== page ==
Advice, News, and Tips

dog training advice

Latest news from Mark’s Facebook page for Dog Training Advice

There are so many ways to train a dog, how you know who to trust and which methods to use?

Umm, a big clue is by asking yourself: do you feel comfortable doing it to your dog or your child? If not, then DON'T DO IT!

The image below is from a competitor's web site. Hint: if the training methods seem cruel to you, then guess what? THEY ARE CRUEL TO YOUR DOG.

Whatever "positivity-only" is, I won't be subjecting my dog to it!!

As an ethical dog trainer I never resort to pain, force, fear or intimidation to achieve behaviour change. I will NEVER ask you to do something that you are uncomfortable with, or hesitate to implement.

If someone tells you to do something that you are uncomfortable with, it's time to find a new dog trainer!
... See MoreSee Less

View on Facebook

Teaching your dog a cue (sit, down, stay, go to bed, etc) is all about COMMUNICATION.

Unfortunately we humans emphasise verbal communication way too much for our canine friends. They much prefer visual communication.

That’s one reason I encourage teaching your dog sign language (visual cues) in addition to verbal cues.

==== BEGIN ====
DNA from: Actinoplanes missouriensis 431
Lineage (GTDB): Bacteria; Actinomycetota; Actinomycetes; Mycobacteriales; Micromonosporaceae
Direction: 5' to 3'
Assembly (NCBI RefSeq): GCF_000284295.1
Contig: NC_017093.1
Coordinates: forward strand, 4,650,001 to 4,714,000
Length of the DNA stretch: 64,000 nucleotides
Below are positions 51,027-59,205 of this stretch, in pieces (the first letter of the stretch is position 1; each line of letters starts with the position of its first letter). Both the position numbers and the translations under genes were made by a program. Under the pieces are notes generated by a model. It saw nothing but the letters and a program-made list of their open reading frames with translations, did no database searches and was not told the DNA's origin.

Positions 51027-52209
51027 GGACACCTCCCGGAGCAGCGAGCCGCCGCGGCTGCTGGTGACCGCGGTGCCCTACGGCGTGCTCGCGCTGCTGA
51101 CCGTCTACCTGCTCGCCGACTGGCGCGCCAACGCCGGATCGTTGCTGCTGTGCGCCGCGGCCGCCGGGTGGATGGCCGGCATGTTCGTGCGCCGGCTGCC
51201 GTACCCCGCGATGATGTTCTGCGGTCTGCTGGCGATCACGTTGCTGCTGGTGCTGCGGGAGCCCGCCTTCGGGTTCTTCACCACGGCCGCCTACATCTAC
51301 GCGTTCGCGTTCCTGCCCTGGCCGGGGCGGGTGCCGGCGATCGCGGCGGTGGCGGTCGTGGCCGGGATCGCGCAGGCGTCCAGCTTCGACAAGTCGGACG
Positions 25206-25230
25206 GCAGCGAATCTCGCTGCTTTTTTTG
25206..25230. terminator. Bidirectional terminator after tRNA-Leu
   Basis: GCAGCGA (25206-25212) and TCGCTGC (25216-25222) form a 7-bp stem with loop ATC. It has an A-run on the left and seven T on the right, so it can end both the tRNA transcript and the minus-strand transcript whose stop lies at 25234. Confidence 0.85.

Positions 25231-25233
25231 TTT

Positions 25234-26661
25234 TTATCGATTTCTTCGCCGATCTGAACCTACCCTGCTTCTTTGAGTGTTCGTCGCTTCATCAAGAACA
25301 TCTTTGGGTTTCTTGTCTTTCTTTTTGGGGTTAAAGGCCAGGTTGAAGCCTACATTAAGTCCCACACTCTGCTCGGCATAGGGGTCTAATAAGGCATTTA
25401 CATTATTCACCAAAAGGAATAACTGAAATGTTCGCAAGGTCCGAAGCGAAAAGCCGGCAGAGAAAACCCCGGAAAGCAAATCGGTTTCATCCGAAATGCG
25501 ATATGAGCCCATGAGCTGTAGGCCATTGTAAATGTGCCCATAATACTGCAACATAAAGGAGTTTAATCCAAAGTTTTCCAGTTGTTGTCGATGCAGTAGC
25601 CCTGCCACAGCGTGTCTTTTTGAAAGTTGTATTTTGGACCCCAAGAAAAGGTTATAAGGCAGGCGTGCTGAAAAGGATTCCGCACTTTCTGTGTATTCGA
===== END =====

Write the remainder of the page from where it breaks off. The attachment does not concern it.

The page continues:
If you haven’t taught intentional visual cues, then you may be inadvertently sending conflicting cues visually versus with words. And this can be an issue for our dogs! 😣

An example is with my friend who visits my home. His mouth is saying “down, off, no jumping, sit!!” (4 cues BTW), but his hands are dangling and waving about above my dog’s head. To my dog, this is an invitation to jump up and interact with the hands. Since dogs prefer visual cues, he continues to jump up despite the verbal cues to not jump. 🤦‍♂️

If you’re struggling with a similar situation or find your dog just doesn't respond to the verbal cues, consider trying SILENT TRAINING. This means keeping your mouth closed for the whole time. 🤭 No saying “no” or “ah-ah” or even asking for another cue. Instead only speak with your body language, maybe a hand cue, or best just with treats and rewards for the desired behaviour.

This will force you to communicate with your dog without words. It is very challenging, but trust me, it will actually improve your communication skills because you will be using your dog’s preferred communication style. Practice it a few times and see how effective it can be!

So grab some treats, close your mouth, and see if you can get your dog to sit in your living room. Keep going. See how many behaviours you can get with your mouth closed.

Let me know how it goes in the comments below, or if you are having any problems, just reach out!
... See MoreSee Less

View on Facebook

Dog's whiskers (vibrissae) are amazing! Just watch how my dog's whiskers move as my hand gets close to his mouth. Each one is controlled by several muscles and is mapped to a specific part of the brain. Try this with your dog and see how much they move!

Please do NOT let your groomer cut your dog's whiskers! They are so important in helping them eat, drink and move their snout around.
... See MoreSee Less

View on Facebook

 

Latest articles, advice, and more from Victoria Stilwell

Call Now Button